than when it's a Chinese company frankly. And if our sense of the rules law is called into question that's going to have in addition to everything else long term consequences for American asset values that we're not going to that we're not going to like. That's not the most important thing. But I think it's a significant thing and gives investors more interest than they may realize they have in these political debates. And it is something we don't hear often enough. It's not just politics. Politics are important but it's also the economy and our entire financial system as well. Thank you so much to Larry Summers of Harvard our very special contributor here on Wall Street Week. Coming up think your top performers deserve a hefty bonus this year. What if you have a goat on your team.

This is Wall Street week on Bloomberg. Finally one more thought. Spreading the wealth even to the goat. It's that magical time of year on global Wall Street bonus time with reports of pools going up 30 40 even 50 percent levels. Three Natarajan of Bloomberg reports we haven't seen in a good long time. Wall Street hasn't seen this level of excess in over 10 years now and it's hardly surprising. The banks did extremely well last year and there's a lot of competition out there for

that top talent. As Bank of America chair and CEO Brian Moynihan recognizes you have to pay people. We don't want people want to work for less next year as does UBS CEO Ralph Hammers. We pay competitively. We pay for performance. We have the talent to make our our plan and to the extent we need to pay up. But we will do so as we have done so last year. But generally you don't have to pay up for the top talents once they've walked out the door.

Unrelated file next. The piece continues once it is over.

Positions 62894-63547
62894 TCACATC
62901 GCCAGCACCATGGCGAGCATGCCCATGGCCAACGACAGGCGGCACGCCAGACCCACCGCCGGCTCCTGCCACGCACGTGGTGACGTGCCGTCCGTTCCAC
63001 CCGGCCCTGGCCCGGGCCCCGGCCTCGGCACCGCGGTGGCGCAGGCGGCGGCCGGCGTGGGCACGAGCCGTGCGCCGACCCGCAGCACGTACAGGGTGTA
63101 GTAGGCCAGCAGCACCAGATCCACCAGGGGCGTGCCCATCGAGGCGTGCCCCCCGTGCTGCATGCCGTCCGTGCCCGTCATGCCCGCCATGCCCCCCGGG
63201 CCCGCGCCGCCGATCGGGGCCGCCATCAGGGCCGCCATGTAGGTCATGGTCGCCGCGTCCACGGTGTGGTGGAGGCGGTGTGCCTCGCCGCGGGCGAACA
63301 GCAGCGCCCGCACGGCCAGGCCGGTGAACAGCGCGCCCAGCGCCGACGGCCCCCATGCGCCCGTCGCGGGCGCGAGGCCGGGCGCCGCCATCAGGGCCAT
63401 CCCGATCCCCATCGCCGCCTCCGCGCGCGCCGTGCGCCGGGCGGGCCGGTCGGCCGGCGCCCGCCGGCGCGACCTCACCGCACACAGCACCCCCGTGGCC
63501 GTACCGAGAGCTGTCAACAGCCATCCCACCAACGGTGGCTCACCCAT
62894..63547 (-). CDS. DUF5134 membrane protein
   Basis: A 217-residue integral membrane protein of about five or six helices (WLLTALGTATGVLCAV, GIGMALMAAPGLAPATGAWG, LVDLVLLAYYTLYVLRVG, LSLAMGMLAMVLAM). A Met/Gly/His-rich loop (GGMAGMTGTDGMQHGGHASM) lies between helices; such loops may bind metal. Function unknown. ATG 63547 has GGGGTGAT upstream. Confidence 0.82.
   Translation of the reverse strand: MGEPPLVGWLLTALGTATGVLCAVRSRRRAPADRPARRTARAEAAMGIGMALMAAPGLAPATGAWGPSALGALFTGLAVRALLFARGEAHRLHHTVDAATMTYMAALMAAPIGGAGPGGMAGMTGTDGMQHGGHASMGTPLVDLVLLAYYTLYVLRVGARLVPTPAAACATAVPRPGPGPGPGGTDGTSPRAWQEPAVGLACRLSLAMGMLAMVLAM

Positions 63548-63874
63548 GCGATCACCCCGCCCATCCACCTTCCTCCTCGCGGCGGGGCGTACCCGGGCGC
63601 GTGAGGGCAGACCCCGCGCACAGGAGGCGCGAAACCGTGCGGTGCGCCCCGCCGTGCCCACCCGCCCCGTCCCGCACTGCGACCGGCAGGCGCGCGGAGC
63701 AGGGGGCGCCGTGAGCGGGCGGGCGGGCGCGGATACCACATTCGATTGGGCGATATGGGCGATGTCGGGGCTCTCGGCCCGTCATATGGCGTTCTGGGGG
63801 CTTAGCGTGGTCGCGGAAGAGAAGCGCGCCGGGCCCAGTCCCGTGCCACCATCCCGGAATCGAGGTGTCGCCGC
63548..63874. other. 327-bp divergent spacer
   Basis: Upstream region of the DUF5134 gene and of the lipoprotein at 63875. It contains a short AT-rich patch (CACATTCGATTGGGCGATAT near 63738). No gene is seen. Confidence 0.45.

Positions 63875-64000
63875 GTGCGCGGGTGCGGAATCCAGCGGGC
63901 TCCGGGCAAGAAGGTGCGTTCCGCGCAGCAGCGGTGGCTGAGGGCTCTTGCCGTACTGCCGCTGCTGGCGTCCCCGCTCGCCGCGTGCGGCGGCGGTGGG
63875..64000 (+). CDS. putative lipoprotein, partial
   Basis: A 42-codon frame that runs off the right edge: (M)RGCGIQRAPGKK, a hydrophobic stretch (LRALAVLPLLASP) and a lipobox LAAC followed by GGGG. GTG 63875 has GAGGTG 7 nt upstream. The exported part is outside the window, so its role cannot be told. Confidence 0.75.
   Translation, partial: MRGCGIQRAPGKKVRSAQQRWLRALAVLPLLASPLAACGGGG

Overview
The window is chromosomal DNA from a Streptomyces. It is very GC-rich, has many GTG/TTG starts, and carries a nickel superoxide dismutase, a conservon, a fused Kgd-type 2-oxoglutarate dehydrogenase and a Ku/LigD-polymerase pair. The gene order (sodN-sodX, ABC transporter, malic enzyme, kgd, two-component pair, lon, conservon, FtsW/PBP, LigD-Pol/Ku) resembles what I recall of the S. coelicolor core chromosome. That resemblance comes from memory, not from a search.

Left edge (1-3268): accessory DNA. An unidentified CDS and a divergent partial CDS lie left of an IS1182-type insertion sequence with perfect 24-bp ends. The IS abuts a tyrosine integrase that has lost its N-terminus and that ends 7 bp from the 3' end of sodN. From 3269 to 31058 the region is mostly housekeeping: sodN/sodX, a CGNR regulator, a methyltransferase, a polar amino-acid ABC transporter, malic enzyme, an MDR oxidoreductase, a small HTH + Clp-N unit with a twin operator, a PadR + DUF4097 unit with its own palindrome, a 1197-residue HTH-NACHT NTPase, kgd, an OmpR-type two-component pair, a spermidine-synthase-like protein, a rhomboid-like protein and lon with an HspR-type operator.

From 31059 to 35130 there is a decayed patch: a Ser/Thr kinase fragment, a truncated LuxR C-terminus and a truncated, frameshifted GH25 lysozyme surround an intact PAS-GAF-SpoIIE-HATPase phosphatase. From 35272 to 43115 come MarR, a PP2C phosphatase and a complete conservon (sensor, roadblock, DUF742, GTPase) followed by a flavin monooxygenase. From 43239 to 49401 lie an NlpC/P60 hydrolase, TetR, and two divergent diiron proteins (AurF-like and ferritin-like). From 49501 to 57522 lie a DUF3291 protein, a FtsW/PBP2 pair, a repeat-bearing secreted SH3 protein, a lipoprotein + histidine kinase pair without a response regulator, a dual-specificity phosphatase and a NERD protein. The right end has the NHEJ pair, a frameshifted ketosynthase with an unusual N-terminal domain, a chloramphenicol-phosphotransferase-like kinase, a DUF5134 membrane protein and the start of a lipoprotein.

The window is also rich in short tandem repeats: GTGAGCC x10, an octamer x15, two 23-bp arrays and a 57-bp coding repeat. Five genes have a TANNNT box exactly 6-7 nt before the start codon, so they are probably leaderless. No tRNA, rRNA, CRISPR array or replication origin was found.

And that takes us to the greatest of all time. The quarterback who's won the most Super Bowls by a lot and by the way has the most touchdown passes the most completed passes in the most games won not to mention a few other records unlikely to be broken anytime soon if ever. This week Tom Brady made it official. He's retiring from the NFL after twenty two incredible seasons explaining to his 11 million Instagram followers that his teammates coaches fellow competitors and fans deserve 100 percent of me. But right now it's best I leave the field to play to the next generation of dedicated and committed athletes. His close friend and business partner in his fitness business. TB Twelve Alex Guerrero told ABC CMA that it's not just his family that Brady will be spending more time on. I think he's excited about post football career. You know he's got amazing businesses that he's involved in. Certainly you know he has a

passion for health and wellness and and sharing you know the TB Twelve method and what we've been able to to start there and share that with the masses like he wants people to know how to be able to do what they love doing for longer and how to be able to do it regardless of age. It didn't come as a big surprise. There had been reports of its coming for days by the end. The biggest question was why he was dragging it out. So why the weight. Speculation in the press focused on you guessed it his bonus. It turns out that his contract with the Tampa Bay Buccaneers specified this Friday is the day he would receive the remaining 15 million dollars of his 20 million dollar signing bonus. Some sportswriters speculated that he might be waiting to make sure he got the cash but at least this time it was not the bonus talking or even keeping Brady from talking under the terms of his deal. He was owed that bonus no matter what. Although it was for a four year deal that he'll complete only half of. So now it's up to the lawyers to figure out whether he owes some of

that money back. And trust me they will get paid no matter what. But however the money sorts out a lot of fans are going to miss him. He gave us so much pleasure around here all about winning 20 years here for us. Six Super Bowl wins. You can't go wrong. That does it for this episode of Wall Street Week. I'm David Westin. This is Bloomberg. See you next week.

2022-02-07 15:05